The Wild West 9MGI
The Wild West was a period of great change in North America. After 1775, the American Colonies began to expand westward in search of more land. This expansion was led mostly by cattle ranchers in need of new pastures for their herds. Over time, people gradually left their homes and friends on the East coast, and moved into little townships in the west. This would be a very difficult decision for them, since they generally didn’t know whether they would be able to support themselves at their new place. Many Wild West movies are set in the latter half of the 1900s.
A “Western Film” is a film genre dedicated to this period in time, where Cowboys, Indians and Outlaws ran wild. The very first Western films showed in the 1890’s, these were; Annie Oakley, Bucking Broncho, Buffalo Bill, Buffalo Dance and Sioux Ghost Dance. They were trying to show audiences the “heroics” and the “bravery” of fake people, which I think flawed many people’s impressions of what makes a real man, as it would almost always depict the man as a hero who stands up for the weaker many, is great with a gun, can take down several men at once with just his fists, which just isn’t possible. Personally, I think this has skewed gender roles over the years, even just slightly, and only now are we “recovering” and realizing that not everyone is a macho-man.
Western Films are very standard, the protagonist is generally a handsome rogue cowboy or gunslinger. They always have some sort of antagonist or “evil” groups that take advantage of the general population, thus bring them wealth and notoriety. People that watch Western films expect to see cowboys, US Rangers, gunslingers, thieves, outlaws and trains are a common feature.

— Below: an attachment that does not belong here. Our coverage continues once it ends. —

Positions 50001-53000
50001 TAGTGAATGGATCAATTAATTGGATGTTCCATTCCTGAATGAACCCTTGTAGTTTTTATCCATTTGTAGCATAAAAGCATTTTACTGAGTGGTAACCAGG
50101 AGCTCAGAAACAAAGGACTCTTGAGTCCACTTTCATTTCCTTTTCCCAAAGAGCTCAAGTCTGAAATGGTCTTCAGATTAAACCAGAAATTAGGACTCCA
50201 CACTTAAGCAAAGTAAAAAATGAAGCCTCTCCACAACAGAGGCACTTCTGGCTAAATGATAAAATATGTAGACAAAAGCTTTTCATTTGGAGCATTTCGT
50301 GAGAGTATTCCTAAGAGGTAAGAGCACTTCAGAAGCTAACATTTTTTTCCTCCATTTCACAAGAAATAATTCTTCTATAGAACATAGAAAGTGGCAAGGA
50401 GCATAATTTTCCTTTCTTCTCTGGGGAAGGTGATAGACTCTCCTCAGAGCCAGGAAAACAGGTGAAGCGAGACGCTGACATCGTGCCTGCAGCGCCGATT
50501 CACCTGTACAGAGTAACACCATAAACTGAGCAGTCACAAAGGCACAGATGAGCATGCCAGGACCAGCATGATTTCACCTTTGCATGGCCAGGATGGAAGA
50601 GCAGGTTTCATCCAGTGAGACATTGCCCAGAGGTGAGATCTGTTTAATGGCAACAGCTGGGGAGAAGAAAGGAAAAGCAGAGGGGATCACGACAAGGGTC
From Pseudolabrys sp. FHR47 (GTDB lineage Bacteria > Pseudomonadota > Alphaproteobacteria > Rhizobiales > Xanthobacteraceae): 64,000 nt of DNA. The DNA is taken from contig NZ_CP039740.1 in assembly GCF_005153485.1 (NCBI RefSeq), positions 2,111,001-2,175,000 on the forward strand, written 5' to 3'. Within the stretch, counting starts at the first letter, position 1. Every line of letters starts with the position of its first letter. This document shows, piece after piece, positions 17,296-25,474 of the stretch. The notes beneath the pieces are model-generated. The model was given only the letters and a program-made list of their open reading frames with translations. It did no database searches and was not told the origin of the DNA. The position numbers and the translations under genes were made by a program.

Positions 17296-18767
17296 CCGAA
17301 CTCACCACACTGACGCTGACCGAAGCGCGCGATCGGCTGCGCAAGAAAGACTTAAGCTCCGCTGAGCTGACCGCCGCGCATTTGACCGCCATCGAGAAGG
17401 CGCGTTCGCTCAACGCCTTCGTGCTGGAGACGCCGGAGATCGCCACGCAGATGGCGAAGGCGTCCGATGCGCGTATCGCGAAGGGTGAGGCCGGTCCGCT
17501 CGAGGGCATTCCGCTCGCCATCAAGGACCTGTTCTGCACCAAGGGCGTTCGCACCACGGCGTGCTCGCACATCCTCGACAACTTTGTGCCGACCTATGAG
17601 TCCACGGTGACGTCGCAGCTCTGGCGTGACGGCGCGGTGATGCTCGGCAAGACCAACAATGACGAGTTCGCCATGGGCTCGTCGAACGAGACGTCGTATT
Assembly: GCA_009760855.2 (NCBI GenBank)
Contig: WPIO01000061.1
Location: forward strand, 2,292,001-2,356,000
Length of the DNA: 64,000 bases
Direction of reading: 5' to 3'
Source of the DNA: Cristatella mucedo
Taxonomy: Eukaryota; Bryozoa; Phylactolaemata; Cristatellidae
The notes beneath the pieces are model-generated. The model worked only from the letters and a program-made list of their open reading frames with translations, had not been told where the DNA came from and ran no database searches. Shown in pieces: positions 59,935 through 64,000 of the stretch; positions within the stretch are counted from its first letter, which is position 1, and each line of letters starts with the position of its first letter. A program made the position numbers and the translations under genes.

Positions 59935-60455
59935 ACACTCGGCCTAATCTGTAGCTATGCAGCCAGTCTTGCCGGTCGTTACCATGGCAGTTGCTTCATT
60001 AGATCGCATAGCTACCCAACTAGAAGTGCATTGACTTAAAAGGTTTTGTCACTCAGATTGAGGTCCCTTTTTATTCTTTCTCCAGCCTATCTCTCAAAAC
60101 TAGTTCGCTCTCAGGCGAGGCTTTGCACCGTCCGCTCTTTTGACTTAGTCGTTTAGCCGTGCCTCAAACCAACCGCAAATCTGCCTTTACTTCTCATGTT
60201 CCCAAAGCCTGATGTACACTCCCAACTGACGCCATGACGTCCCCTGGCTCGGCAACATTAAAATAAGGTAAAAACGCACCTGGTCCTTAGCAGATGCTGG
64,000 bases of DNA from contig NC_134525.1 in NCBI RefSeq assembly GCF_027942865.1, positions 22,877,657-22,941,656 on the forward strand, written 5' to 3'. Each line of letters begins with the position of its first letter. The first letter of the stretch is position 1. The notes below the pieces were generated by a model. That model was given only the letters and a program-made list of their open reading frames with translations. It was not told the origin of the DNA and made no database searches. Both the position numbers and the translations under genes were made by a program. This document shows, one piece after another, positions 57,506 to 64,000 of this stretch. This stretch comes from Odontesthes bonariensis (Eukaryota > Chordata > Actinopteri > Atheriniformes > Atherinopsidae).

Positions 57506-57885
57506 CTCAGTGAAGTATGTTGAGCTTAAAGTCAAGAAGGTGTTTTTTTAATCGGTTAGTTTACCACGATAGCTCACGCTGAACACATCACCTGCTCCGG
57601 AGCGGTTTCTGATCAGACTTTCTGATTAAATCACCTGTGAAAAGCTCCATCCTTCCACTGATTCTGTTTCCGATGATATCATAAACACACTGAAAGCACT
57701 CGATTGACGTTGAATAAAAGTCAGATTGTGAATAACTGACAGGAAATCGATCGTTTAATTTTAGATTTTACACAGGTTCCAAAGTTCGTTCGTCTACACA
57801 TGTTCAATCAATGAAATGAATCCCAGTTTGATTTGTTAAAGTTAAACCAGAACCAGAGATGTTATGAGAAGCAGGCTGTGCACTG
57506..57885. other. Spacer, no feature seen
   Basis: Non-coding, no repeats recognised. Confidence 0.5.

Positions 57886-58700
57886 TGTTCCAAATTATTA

In the movie Shane, a 1950s film directed by George Stevens, the main character “Shane”, is a ‘lone wolf’ that has recently come into a township. He is quick on the trigger but humbles himself to working for a small farm ship owned by an even smaller family. A group of hostile, self-righteous cattle ranchers often show up at the farmstead doing their best to evict the family and their farmer friends, from the pastures they claim belong to them. Over the course of the movie, Shane tries to peace-keep, but when the ranchers call in an old acquaintance-now-enemy, fellow gunslinger Wilson, things turn hostile. The movie has lots of the combat the genre expects, and ends with the protagonist riding off into the sunset, another trope to be expected from the genre.
The latest rendition of the movie, The Lone Ranger, they try to go against to tropes involved with “traditional” Westerns. For example, one of the main characters is not a bulked up macho man, he’s never even fired a gun before, let alone ridden a horse. Yet his character development is much better than most films of the genre. There are tropes which must remain however, for example; cowboys and Indians, steam trains, bank robberies, outlaws, rangers (where the film gets...